Edward George Earl Litton, Bulwer-Lytton, the first Baron Lytton is an English writer.
Edward was the son of General William Bulwer and Elizabeth Lytton, he connected these names to Bulwer-Lytton in 1843, when he inherited the estate of Knebworth. He received the title of Baron in 1844.
His various novels have won wide popularity. Many of his early novels, such as Falkland, Paul Clifford, and Eugene Aram, reflect the influence of his friend William Godwin.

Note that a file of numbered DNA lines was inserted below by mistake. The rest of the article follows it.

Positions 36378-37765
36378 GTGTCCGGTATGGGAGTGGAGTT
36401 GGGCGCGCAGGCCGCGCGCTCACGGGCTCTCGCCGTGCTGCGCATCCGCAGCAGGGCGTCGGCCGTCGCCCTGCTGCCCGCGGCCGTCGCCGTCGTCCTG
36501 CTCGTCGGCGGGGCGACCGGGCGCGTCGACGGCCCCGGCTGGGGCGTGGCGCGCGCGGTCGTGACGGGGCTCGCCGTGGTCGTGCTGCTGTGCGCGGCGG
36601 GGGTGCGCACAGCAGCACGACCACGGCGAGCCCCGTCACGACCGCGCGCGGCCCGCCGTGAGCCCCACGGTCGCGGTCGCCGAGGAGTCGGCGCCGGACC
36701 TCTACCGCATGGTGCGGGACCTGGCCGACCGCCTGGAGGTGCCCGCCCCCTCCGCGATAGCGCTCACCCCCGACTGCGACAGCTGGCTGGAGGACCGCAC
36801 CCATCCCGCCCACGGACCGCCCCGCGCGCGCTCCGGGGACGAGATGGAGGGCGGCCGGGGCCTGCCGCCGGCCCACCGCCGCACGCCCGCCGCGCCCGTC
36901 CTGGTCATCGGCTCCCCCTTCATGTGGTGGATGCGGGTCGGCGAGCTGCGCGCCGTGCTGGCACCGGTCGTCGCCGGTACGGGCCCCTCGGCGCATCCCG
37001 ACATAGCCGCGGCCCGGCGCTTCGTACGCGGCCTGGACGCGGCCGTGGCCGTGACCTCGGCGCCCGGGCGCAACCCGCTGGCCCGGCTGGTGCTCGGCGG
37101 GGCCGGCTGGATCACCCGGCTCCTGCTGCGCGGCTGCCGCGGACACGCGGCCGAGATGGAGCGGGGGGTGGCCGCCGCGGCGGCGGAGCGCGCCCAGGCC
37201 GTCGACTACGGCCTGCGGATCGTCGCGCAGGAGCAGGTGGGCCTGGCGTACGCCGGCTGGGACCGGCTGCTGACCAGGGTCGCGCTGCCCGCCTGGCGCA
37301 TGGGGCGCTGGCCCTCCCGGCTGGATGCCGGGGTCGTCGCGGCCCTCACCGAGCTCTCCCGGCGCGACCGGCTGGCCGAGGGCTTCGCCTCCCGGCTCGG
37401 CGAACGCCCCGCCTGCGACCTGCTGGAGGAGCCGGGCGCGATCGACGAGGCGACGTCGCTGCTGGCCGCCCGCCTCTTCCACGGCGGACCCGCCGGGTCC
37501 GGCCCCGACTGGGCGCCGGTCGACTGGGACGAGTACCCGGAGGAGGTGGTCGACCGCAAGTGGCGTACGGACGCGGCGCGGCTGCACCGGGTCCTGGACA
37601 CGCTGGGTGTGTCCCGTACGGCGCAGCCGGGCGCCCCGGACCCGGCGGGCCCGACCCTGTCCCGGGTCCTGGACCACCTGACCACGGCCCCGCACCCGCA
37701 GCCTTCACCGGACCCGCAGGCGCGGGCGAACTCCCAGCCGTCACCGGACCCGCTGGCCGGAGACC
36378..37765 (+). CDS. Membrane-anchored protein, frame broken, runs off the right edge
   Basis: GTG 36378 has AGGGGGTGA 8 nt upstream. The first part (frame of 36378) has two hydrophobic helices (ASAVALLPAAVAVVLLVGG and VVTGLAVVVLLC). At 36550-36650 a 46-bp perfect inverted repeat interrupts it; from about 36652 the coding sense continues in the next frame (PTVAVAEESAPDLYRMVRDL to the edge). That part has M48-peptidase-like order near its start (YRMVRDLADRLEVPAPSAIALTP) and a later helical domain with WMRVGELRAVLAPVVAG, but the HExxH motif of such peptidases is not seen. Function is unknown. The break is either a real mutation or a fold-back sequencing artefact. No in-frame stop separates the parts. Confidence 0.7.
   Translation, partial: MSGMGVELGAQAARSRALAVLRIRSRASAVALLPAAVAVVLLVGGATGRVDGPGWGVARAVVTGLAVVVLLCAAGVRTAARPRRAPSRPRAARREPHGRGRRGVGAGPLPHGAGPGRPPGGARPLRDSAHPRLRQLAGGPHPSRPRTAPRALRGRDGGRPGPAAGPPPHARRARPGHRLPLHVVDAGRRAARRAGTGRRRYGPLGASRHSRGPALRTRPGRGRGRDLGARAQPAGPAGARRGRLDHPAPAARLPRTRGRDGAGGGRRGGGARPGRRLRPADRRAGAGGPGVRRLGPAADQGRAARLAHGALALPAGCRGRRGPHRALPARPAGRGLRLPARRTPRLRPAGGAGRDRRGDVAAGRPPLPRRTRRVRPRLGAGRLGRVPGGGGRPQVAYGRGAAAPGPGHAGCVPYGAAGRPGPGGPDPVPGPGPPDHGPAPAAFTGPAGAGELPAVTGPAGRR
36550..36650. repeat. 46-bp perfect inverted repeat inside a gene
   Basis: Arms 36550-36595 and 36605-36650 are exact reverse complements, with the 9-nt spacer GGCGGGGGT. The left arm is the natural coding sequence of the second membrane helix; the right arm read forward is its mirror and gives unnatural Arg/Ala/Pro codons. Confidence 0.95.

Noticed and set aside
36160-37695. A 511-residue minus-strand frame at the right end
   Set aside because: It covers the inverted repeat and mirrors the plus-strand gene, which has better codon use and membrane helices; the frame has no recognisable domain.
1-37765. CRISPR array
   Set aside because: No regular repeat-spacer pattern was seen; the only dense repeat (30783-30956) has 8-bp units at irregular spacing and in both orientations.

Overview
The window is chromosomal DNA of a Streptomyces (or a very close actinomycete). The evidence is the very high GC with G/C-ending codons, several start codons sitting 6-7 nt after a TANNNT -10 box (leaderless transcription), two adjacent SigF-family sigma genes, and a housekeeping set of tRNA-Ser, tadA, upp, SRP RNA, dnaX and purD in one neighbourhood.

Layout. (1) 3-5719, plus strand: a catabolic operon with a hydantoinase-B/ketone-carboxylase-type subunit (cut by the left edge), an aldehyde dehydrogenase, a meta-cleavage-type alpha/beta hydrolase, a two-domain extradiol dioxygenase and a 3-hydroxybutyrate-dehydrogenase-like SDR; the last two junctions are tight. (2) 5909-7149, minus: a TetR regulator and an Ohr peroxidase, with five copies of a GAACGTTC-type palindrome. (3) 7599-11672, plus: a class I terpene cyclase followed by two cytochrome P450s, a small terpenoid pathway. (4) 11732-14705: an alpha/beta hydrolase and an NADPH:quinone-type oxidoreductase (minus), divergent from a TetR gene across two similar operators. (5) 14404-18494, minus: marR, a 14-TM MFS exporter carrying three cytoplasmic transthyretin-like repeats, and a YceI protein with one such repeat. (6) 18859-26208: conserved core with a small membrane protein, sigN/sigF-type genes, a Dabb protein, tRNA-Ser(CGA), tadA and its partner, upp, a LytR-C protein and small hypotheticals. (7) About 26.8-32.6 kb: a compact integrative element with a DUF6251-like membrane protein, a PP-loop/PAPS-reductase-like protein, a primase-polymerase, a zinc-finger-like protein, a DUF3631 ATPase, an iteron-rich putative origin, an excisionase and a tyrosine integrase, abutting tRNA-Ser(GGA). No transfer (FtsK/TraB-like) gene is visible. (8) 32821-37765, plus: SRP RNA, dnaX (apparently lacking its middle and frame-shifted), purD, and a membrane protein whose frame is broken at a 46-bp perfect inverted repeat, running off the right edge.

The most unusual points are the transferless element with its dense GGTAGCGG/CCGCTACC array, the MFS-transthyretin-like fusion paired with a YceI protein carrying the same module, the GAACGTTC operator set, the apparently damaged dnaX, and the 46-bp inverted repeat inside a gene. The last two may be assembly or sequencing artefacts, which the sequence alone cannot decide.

Bulwer-Lytton, however, is best remembered for his good studies in historical novels, especially in the work “The Last Days of Pompeii” and “Rienzi”.
In 1849, together with the work “Kaxtons”, he began a series of humorous family novels, which have recently become popular.
His utopian novel “The Coming Race” serves as a prototype of the works of Wells and Huxley.
Edward George Earl Bulwer-Lytton spent ten years in parliament as a reformer, but in 1852 he returned to parliament as a conservative.
In 1858 he was appointed Minister of the Colonies. In addition, Edward Bulwer-Lytton was a successful playwright. His plays are “Lady of Lyon”, “Richelieu”, and “Money”.